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Home > Our City > Buffalo My City > Buffalo My City Watercolors > 24-A Temple Beth Zion (1992)

24-A Temple Beth Zion (1992)

Narrative by - David M. Rote
(Narratives are copyrighted)

The original congregation of Temple Beth Zion was organized in 1850 and in 1865 a temple was dedicated on Niagara Street. In 1890 an imposing new temple with grand Medina sandstone walls and the country's largest wooden dome was finished and opened for worship at 599 Delaware Avenue next to the present Twentieth Century Club building which was built in 1896. The United States Food & Administration building is located at 599 Delaware today. This temple, architecturally designed in a Byzantine style with beautiful interior frescoing, stood until a disastrous fire destroyed the building in 1961.

A determined congregation strongly supported the building of a new temple which was completed and dedicated in April of 1967 on a new site at 805 Delaware Avenue. Architects Harrison and Abramowitz, who planned both the United Nations Headquarters and the Lincoln Center for the Performing Arts in New York City, designed the new temple's sanctuary walls in the form of 10 scallops representing the Ten Commandments. The great east and west stained-glass windows were created by Ben Shahn and in this view of the temple, artist Dr. V. Roger Lalli is seen absorbed in studying Shahn's west window with its representation of the 150th Psalm.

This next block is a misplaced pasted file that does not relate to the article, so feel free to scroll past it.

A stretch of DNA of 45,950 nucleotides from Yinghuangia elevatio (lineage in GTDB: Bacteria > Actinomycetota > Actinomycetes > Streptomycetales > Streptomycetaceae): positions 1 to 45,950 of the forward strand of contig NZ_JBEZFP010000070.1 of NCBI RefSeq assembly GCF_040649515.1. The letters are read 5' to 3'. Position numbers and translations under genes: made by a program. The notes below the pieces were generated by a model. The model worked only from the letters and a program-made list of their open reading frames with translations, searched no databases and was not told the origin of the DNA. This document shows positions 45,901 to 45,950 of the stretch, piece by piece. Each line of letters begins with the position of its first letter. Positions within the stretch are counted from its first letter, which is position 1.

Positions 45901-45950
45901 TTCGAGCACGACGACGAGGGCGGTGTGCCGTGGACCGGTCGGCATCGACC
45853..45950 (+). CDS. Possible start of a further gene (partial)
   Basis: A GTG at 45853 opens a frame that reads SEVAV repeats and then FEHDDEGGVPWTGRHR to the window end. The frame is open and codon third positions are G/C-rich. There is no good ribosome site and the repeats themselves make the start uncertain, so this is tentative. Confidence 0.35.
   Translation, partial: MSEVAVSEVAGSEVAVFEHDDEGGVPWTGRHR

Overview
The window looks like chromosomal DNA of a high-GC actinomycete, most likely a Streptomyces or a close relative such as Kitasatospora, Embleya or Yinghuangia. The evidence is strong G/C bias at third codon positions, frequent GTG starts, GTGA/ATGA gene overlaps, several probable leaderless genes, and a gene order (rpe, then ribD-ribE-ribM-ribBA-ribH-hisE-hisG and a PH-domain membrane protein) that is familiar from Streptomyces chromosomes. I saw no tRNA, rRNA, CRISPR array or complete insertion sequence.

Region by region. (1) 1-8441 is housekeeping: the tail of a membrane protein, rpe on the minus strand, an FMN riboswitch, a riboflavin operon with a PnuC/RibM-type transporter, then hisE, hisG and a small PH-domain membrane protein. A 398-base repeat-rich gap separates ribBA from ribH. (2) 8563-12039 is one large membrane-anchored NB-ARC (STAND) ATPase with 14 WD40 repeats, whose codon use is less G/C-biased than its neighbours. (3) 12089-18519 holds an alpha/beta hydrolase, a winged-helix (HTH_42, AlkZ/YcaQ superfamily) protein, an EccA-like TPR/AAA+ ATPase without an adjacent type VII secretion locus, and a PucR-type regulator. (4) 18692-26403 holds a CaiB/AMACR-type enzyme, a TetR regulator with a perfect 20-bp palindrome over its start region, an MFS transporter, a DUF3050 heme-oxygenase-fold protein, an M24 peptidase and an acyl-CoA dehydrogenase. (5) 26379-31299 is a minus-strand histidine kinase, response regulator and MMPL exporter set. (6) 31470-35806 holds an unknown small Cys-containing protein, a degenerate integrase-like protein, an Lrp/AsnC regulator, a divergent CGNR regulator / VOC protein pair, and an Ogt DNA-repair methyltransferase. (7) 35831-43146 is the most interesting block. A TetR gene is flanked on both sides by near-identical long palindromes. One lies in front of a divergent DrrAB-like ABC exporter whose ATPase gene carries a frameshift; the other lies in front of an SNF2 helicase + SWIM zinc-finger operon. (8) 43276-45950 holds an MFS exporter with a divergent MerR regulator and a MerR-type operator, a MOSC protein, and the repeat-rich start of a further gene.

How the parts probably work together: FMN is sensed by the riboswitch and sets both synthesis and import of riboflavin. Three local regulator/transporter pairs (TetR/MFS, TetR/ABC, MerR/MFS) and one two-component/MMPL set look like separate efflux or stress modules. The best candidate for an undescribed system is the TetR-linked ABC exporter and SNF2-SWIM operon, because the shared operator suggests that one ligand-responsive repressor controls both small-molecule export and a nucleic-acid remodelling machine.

For many years, as part of the annual Erie County Masonic Breakfast proceedings, Buffalo area Masons attended services at Temple Beth Zion and nearby Westminster Presbyterian Church and then marched down Delaware Avenue to the Statler Hilton Hotel for breakfast and fellowship.

In 1894, Delaware Avenue was completely paved from downtown Buffalo to the Tonawandas - one of the longest paved thoroughfares in the country before the turn of the century. Many of Buffalo's finest residences and houses of worship were built during this time and the Delaware Avenue Historic District encompasses these homes along the west side of the avenue from North Street to Bryant Street. Directly across Delaware Avenue from the temple is the former home of Seymour H. Knox and next door is the Clement house, designed by E.B. Green in the style of an English manor house. Many of these homes have been successfully converted into various corporate and institutional headquarters.